Terminal Example

Terminal shows how to create a terminal for a simple serial interface by using Qt Serial Port.

This example shows the main features of the QSerialPort class, like configuration, I/O implementation and so forth. Also, the class QSerialPortInfo is invoked to display information about the serial ports available in the system.

QSerialPort supports two general programming approaches:

  • The asynchronous (non-blocking) approach. Operations are scheduled and performed when the control returns to Qt's event loop. QSerialPort emits a signal when the operation is finished. For example, QSerialPort::write() returns immediately. When the data is sent to the serial port, QSerialPort emits bytesWritten().
  • The synchronous (blocking) approach. In non-GUI and multithreaded applications, the waitFor...() functions can be called (i.e. QSerialPort::waitForReadyRead()) to suspend the calling thread until the operation has completed.

In this example, the asynchronous approach is demonstrated. The Blocking Slave example illustrates the synchronous approach.

Our example contains some GUI widgets:

  • MainWindow - is the main application window that contains all the working logic for the serial port programming, including configuration, I/O processing and so forth, while inheriting the QMainWindow.
  • Console - is the central widget of the main window, displaying the transmitted or received data. The widget is derived from the QPlainTextEdit class.
  • SettingsDialog - is a dialog for configuring the serial port, as well as for displaying the available serial ports and information about them.

The serial port is instantiated in the MainWindow constructor. The main widget is passed as the parent, so the object deletion happens automatically according to the parent and child mechanism in Qt:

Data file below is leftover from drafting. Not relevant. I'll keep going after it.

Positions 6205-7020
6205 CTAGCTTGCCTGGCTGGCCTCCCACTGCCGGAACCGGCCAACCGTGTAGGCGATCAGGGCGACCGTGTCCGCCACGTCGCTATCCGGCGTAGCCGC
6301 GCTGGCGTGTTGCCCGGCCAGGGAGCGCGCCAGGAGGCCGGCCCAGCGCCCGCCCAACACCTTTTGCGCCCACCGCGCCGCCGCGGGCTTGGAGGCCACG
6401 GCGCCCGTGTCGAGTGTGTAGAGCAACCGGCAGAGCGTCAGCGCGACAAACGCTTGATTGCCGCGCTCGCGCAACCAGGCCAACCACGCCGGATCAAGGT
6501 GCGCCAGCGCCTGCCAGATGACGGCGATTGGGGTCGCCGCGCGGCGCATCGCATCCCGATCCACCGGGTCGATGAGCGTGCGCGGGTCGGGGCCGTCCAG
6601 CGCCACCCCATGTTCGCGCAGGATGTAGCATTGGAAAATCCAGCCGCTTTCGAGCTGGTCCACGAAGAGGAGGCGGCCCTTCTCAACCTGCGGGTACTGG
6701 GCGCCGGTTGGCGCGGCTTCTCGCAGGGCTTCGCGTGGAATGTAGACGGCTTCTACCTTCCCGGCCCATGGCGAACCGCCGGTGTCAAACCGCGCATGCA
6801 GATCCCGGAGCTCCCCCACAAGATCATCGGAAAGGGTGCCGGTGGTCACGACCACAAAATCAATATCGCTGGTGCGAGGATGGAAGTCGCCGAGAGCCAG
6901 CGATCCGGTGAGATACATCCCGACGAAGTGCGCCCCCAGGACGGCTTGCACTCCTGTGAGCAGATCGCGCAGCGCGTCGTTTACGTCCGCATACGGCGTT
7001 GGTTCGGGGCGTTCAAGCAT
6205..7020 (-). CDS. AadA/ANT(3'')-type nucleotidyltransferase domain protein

MainWindow::MainWindow(QWidget *parent) :
    ui(new Ui::MainWindow)
    serial = new QSerialPort(this);

The only QSerialPort signal invoked in this example is readyRead(), which shows that new data has been received and hence available:

    connect(serial, &QSerialPort::readyRead, this, &MainWindow::readData);

Clicking on the Connect button invokes the openSerialPort() slot:

void MainWindow::openSerialPort()
    SettingsDialog::Settings p = settings->settings();
    if (serial->open(QIODevice::ReadWrite)) {
        showStatusMessage(tr("Connected to %1 : %2, %3, %4, %5, %6")
    } else {
        QMessageBox::critical(this, tr("Error"), serial->errorString());

        showStatusMessage(tr("Open error"));

In this slot, the settings are read from SettingsDialog and an attempt is made to open and initialize the serial port accordingly. If successful, the status bar displays a message that the opening was successful with the given configuration; otherwise, a messagebox is displayed with the appropriate error code and message. If the serial port settings have never been called SettingsDialog, then the terminal attempts to open the port with the default settings: 9600 8N1.

Clicking on the Disconnect button invokes the closeSerialPort() slot:

void MainWindow::closeSerialPort()
    if (serial->isOpen())

In this case, handled by the closure of the serial port.

Typing characters in the console invokes the writeData() slot:

void MainWindow::writeData(const QByteArray &data)

This slot sends the characters typed in the given Console widget to the serial port.

When the serial port receives new data, the signal readyRead() is emitted, and that signal is connected to the MainWindow::readData() slot:

void MainWindow::readData()
    QByteArray data = serial->readAll();

This slot reads the data from the serial port and displays that in the Console widget.

Clicking on the Configure button invokes the show() slot which belongs to the SettingsDialog widget.

This method displays the SettingsDialog in which the user can choose the desired serial port, see the information about the selected port, and set the desired parameters of the given serial port.

Running the Example

To run the example from Qt Creator, open the Welcome mode and select the example from Examples. For more information, visit Building and Running an Example.



See also Blocking Slave Example.

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